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Krystal Lara is one of very few Latinas in her class at Stuyvesant High School, and in the pool. She’s backstroking her way toward the Olympics.

From The New York Times:

Her Parents Thought Swimming Lessons Were a Good Idea

Krystal Lara is one of very few Latinas in her class at Stuyvesant High School, and in the pool. She’s backstroking her way toward the Olympics.…

Former Yale swimmer Siphiwe Baleka

Good video about former Yale swimmer Siphiwe Baleka


Accident (noun) - 1.  an undesirable or unfortunate happening that occurs unintentionally and usually results in harm, injury, damage, or loss; casualty; mishap.  2.  an event that happens unexpectedly, without deliberate plan or cause.


Accidents happen every day.  1065 children accidentally drown every day.  This means that roughly, 10,650 children ‘almost’ drown every day and many are permanently damaged and require lifetime care.  Let’s put it into perspective.  Last year 136 people (not just children) died from H1N1 every day and it was declared a pandemic - parents pulled their children from school, millions of doses of vaccine were produced and shortages caused panic.  


The International Life Saving Federation (www.ilsf.org) is working to have childhood drowning put in the UN Millennium Goals.  Of the 8 goals, #4 is ‘Reduce Childhood Mortality”.  Drowning is the second leading cause of death in every developed country and an even bigger problem in many developing countries.  It needs to be on that list.  It needs to be on every media channel.  It needs to be part of local, state, national, and international agendas.  It needs to be in every parent’s mind.  It needs to be on children’s television teaching them to be safe.  It needs to be in books.  It needs to be positively modeled in movies and videos.  It needs to be in preschools and schools.


Childhood drowning has been a silent epidemic for too long.  It needs to be a loud, annoying and and insistent epidemic until we are all forced to look at why it is such a problem and come up with creative solutions to keep our children safe.  I’m more than willing to be loud, annoying and insistent - anyone want to join me?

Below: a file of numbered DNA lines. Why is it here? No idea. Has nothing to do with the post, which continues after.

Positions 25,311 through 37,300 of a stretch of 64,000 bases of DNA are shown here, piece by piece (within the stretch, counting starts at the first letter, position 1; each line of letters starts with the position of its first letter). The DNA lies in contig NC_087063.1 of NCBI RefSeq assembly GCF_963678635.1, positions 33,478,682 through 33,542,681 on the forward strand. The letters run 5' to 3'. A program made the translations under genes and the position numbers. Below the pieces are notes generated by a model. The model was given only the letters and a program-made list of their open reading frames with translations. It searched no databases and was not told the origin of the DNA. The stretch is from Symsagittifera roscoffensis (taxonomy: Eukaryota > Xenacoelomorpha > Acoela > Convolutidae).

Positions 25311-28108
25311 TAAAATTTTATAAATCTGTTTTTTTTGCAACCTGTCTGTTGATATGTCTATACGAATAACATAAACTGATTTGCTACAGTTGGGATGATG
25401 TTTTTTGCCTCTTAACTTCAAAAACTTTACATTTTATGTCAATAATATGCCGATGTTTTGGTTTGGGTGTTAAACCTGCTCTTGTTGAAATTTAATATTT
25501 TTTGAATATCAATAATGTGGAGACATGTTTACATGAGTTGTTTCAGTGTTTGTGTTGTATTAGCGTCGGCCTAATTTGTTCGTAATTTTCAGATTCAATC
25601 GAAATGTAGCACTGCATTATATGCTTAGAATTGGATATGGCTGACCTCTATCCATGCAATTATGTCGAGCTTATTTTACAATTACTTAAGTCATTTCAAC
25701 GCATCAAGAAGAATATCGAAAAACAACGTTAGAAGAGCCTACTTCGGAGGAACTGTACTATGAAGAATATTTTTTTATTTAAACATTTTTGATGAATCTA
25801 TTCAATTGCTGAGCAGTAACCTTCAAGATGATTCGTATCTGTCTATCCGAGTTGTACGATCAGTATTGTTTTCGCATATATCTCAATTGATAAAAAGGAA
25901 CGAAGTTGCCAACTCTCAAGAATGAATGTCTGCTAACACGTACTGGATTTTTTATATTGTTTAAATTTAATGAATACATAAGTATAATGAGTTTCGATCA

For more information, visit my websites: www.rebeccawearrobinson.com and www.jabariofthewater.com

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Tags: Federation, ILSF, International, Life, Saving, WHO, advice, infant, learn, lessons, More…parenting, safety, swim, swimming, tips, to, water


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Comment by ERROL DUPLESSIS on February 28, 2011 at 6:24pm
Let's do it . . . !  And I got your point about MADD, so true.
Comment by Rebecca Wear Robinson on February 28, 2011 at 1:12pm
Errol - you have my full support.  Grass-roots, community efforts have a long history of creating lasting social change.  We can legislate all we want, but until people want to take responsibility, want their children to be safer, want to overcome centuries of creating an adversarial relationship with water, nothing will change.  Mobilizing communities is the most powerful change agent there is - look no further than MADD for proof.  Again - glad we are working on the same team!
Comment by ERROL DUPLESSIS on February 28, 2011 at 1:00pm

Hi Rebecca,

I want to shout with you.  The direction I want to go is to put the responsibility for the teaching of swimming in the hands of the community where it belongs: the HBCU's and every other college campus with a swimming pool.  These higher learning entities must get busy within their community, where they reside, to increase swimming literacy.  How?  I will lead another discussion group for DAP titled, "CAN THE HBCU'S HELP TRANSFORM A NON-SWIMMING GENERATION INTO LITERATE SWIMMERS?  HOW?"  Stay tuned!



Comment by Rebecca Wear Robinson on February 24, 2011 at 1:53pm
Thanks Jayson - I know I can count on Diversity in Aquatics to be shouting out in a big voice - your passion and commitment shows!
Comment by Jayson Jackson on February 24, 2011 at 1:46pm
Great post Rebecca. Well said!

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